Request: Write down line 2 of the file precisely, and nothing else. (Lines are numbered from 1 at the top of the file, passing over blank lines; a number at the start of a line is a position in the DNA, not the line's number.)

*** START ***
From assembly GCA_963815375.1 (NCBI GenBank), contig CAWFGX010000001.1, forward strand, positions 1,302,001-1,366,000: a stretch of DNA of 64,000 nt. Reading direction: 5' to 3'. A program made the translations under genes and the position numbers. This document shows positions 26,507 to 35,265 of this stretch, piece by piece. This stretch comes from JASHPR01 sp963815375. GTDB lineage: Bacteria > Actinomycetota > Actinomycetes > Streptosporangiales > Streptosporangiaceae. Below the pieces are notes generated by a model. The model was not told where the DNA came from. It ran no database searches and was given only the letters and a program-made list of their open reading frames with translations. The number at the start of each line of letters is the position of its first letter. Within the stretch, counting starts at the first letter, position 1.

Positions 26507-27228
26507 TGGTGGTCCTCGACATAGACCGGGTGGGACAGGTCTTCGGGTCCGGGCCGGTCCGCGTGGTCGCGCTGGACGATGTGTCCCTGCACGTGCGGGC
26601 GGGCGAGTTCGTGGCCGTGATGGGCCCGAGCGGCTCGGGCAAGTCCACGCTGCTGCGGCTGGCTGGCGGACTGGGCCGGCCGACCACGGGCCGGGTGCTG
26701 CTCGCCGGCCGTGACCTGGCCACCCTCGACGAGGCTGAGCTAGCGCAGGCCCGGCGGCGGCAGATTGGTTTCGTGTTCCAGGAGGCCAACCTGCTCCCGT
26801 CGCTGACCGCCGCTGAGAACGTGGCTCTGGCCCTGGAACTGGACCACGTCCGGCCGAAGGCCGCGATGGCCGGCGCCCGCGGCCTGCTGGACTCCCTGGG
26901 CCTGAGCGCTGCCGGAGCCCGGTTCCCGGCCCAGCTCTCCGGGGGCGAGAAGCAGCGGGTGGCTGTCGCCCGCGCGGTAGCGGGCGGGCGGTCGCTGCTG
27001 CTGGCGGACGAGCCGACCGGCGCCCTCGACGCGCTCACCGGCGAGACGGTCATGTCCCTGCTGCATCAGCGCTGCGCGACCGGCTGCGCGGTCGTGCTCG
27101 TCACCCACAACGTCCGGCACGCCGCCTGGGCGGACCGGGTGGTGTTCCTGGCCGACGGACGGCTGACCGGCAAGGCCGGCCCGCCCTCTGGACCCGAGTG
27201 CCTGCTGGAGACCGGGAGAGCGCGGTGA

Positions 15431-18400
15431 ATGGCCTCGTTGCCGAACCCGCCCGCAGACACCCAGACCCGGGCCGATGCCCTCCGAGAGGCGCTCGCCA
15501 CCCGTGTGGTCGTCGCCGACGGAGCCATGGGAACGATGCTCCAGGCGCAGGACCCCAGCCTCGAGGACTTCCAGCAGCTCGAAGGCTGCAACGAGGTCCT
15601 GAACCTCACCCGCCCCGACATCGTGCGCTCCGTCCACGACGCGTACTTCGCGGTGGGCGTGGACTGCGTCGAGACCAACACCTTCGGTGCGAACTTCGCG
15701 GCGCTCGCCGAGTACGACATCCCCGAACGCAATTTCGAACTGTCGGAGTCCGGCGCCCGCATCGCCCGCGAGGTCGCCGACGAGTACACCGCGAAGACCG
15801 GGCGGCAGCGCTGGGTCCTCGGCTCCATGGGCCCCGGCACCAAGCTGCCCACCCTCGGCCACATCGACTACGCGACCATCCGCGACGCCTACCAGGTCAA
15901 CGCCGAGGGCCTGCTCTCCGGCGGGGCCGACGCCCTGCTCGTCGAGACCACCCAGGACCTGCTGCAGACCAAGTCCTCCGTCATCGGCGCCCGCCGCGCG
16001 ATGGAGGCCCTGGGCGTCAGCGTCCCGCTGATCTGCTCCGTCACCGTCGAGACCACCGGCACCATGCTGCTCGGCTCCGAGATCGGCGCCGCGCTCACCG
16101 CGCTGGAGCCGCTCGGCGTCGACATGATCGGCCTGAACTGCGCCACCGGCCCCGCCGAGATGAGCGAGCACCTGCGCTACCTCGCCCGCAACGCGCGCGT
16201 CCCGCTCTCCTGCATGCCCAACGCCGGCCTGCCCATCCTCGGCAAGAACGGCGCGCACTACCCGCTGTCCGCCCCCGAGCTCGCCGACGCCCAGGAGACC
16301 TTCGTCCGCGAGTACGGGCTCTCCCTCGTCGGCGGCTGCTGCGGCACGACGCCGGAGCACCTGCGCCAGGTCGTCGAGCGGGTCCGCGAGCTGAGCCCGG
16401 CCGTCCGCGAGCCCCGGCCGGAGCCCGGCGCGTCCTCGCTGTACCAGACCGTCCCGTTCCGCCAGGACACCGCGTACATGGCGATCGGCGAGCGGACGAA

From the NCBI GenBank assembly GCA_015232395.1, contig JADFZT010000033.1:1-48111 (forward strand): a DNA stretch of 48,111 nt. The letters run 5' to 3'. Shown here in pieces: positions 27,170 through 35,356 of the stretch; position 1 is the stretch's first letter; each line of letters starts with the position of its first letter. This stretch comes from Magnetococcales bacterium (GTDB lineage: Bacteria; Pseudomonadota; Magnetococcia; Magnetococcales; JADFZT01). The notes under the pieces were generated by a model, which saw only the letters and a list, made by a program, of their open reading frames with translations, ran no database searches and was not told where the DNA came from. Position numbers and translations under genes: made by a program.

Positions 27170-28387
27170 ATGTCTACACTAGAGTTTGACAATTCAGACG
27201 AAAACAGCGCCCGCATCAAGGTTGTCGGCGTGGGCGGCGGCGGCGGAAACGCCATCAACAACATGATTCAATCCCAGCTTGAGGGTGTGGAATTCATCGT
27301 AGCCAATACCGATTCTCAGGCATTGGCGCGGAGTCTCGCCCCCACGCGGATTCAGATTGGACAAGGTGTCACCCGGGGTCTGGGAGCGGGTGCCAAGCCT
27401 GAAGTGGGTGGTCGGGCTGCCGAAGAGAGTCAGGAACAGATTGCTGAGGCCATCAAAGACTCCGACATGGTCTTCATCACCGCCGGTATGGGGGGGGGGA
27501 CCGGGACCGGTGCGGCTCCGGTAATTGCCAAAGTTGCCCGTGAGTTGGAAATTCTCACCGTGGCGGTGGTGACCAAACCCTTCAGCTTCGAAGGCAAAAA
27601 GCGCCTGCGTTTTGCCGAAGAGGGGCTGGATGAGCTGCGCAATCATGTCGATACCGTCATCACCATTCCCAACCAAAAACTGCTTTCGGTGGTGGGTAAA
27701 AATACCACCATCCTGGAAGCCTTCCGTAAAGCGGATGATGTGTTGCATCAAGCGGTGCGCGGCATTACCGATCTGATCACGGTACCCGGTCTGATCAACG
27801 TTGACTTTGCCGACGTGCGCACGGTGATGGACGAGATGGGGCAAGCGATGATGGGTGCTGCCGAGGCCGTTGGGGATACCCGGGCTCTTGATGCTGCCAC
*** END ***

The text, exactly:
Positions 26507-27228